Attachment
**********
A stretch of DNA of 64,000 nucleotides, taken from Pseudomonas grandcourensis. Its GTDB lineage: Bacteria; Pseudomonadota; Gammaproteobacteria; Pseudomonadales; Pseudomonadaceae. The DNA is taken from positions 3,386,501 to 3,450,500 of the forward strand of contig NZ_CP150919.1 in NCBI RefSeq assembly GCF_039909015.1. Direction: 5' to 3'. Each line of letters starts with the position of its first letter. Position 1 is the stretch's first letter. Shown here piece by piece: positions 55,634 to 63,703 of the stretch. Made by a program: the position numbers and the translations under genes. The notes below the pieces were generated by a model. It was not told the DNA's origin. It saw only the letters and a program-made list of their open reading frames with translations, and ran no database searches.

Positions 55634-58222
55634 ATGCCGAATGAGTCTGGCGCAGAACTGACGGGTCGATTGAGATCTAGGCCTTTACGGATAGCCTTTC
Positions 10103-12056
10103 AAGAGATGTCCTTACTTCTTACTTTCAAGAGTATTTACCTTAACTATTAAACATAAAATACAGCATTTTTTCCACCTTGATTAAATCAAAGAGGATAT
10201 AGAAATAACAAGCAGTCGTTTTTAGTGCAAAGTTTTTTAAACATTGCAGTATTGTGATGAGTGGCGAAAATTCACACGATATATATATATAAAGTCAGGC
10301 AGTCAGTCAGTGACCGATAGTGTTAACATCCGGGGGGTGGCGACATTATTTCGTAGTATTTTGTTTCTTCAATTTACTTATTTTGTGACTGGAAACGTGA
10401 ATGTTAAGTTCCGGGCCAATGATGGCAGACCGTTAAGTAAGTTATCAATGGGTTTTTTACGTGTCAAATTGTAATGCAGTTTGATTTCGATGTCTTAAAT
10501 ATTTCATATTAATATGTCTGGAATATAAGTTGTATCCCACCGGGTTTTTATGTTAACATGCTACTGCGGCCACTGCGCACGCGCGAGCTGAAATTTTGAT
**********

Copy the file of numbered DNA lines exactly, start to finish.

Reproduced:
A stretch of DNA of 64,000 nucleotides, taken from Pseudomonas grandcourensis. Its GTDB lineage: Bacteria; Pseudomonadota; Gammaproteobacteria; Pseudomonadales; Pseudomonadaceae. The DNA is taken from positions 3,386,501 to 3,450,500 of the forward strand of contig NZ_CP150919.1 in NCBI RefSeq assembly GCF_039909015.1. Direction: 5' to 3'. Each line of letters starts with the position of its first letter. Position 1 is the stretch's first letter. Shown here piece by piece: positions 55,634 to 63,703 of the stretch. Made by a program: the position numbers and the translations under genes. The notes below the pieces were generated by a model. It was not told the DNA's origin. It saw only the letters and a program-made list of their open reading frames with translations, and ran no database searches.

Positions 55634-58222
55634 ATGCCGAATGAGTCTGGCGCAGAACTGACGGGTCGATTGAGATCTAGGCCTTTACGGATAGCCTTTC
Positions 10103-12056
10103 AAGAGATGTCCTTACTTCTTACTTTCAAGAGTATTTACCTTAACTATTAAACATAAAATACAGCATTTTTTCCACCTTGATTAAATCAAAGAGGATAT
10201 AGAAATAACAAGCAGTCGTTTTTAGTGCAAAGTTTTTTAAACATTGCAGTATTGTGATGAGTGGCGAAAATTCACACGATATATATATATAAAGTCAGGC
10301 AGTCAGTCAGTGACCGATAGTGTTAACATCCGGGGGGTGGCGACATTATTTCGTAGTATTTTGTTTCTTCAATTTACTTATTTTGTGACTGGAAACGTGA
10401 ATGTTAAGTTCCGGGCCAATGATGGCAGACCGTTAAGTAAGTTATCAATGGGTTTTTTACGTGTCAAATTGTAATGCAGTTTGATTTCGATGTCTTAAAT
10501 ATTTCATATTAATATGTCTGGAATATAAGTTGTATCCCACCGGGTTTTTATGTTAACATGCTACTGCGGCCACTGCGCACGCGCGAGCTGAAATTTTGAT